Newman then sought discovery concerning communications between Highland’s attorney and its former coaches. Highland moved for a protective order to shield those communications, asserting attorney-client privilege. The trial court denied the protective order and directed Highland to respond to Newman’s discovery requests and also to disclose when its attorney represented each former employee. Moreover, the court barred Highland’s attorney from asserting the attorney-client privilege with respect to communications outside the deposition representation. Highland sought discretionary review of the superior court’s discovery order, which the Washington Court of Appeals denied. The Washington Supreme Court subsequently granted discretionary review and entered a temporary stay of discovery.
Whether the attorney-client privilege extends to postemployment communications between corporate counsel and former employees is an issue of first impression in Washington. Generally, parties may obtain discovery regarding any unprivileged and relevant matter. Washington’s attorney-client privilege protects communications made in confidence and in the context of an attorney-client relationship. In the corporate context, the privilege includes corporate clients and may encompass some communications with lower level employees.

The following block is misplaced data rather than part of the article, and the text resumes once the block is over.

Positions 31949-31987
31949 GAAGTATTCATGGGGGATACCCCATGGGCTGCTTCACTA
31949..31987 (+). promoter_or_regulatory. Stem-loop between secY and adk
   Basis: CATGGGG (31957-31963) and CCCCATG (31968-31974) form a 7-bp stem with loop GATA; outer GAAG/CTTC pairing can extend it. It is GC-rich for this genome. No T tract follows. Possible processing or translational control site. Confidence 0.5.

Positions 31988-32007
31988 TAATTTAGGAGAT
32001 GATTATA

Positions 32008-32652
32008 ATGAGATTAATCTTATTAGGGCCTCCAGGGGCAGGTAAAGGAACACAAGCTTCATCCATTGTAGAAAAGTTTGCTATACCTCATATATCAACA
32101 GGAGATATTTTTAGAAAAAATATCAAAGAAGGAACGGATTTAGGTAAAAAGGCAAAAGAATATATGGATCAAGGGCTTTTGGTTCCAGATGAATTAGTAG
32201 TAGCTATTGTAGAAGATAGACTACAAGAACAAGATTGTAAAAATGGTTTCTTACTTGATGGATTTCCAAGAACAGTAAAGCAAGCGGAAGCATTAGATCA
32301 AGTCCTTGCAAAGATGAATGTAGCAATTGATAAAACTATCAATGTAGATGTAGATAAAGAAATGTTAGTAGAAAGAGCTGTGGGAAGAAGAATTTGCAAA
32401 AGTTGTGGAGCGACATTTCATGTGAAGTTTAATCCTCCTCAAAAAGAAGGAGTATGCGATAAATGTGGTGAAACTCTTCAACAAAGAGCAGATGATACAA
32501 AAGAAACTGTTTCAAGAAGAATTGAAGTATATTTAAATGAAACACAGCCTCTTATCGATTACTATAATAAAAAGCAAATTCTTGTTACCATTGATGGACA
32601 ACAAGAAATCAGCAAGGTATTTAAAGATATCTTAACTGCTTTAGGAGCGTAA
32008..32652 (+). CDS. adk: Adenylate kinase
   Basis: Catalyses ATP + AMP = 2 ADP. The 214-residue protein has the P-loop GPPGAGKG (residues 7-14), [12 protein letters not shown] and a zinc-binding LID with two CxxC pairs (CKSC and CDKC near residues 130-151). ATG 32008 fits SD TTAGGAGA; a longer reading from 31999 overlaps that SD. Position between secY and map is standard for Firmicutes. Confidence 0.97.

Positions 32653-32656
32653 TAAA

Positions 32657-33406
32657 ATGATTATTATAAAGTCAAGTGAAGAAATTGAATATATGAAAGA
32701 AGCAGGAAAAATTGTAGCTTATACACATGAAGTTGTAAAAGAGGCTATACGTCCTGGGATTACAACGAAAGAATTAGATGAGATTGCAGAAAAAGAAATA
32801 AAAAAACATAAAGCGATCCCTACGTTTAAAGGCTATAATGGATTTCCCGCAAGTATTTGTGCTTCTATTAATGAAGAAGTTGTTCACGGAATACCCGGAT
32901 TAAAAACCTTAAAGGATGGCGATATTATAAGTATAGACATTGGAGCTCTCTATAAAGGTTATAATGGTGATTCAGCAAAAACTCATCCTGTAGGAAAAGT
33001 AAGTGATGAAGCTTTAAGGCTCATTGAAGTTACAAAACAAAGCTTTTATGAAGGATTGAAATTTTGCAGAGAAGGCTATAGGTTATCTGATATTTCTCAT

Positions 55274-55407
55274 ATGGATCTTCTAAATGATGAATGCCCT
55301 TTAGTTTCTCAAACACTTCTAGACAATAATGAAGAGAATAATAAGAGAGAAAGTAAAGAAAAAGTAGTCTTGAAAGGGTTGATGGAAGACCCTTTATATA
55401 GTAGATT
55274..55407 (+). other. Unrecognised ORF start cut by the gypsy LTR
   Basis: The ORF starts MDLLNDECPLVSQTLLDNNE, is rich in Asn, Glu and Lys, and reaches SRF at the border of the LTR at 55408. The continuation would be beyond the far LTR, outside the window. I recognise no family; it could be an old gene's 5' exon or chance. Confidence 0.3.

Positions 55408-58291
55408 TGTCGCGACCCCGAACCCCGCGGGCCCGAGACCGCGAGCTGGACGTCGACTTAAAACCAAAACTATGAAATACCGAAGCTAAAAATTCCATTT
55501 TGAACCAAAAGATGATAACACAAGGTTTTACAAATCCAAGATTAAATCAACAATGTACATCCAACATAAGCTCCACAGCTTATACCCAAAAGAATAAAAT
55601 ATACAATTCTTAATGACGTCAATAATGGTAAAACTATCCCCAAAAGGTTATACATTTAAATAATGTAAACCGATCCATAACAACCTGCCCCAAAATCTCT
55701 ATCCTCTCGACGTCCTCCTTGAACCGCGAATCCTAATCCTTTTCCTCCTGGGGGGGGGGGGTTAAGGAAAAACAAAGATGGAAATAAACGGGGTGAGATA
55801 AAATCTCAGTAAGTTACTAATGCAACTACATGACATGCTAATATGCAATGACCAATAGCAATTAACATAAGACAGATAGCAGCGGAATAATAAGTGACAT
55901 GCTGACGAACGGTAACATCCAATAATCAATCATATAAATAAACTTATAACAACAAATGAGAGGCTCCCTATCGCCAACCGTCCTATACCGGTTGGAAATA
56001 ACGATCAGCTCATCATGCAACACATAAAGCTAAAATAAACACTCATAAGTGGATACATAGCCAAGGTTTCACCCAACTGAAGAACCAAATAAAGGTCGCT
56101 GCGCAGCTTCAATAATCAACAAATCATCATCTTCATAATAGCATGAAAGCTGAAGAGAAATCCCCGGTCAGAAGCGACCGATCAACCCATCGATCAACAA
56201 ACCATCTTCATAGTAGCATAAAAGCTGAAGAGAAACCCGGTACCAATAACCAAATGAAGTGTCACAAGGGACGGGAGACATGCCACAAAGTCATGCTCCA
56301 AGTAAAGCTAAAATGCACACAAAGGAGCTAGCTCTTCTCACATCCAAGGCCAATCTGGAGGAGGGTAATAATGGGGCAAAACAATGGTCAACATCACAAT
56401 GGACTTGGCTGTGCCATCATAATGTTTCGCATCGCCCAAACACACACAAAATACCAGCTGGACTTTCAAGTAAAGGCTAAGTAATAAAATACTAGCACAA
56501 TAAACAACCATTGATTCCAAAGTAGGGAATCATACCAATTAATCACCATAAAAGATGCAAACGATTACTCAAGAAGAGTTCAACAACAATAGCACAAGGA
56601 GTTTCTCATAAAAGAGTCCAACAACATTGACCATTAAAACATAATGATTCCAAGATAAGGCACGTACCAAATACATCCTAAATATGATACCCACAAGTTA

Generally, the test for determining the scope of the corporate attorney-client privilege is flexible, and depends on a number of factors, including whether the communications at issue (1) were made at the direction of corporate superiors, (2) were made by corporate employees, (3) were made to corporate counsel acting as such, (4) concerned matters within the scope of the employee’s duties, (5) revealed factual information not available from upper management, (6) revealed factual information necessary to supply a basis for legal advice, and whether the communicating employee was sufficiently aware that (7) he was being interviewed for legal purposes, and (8) the information would be kept confidential.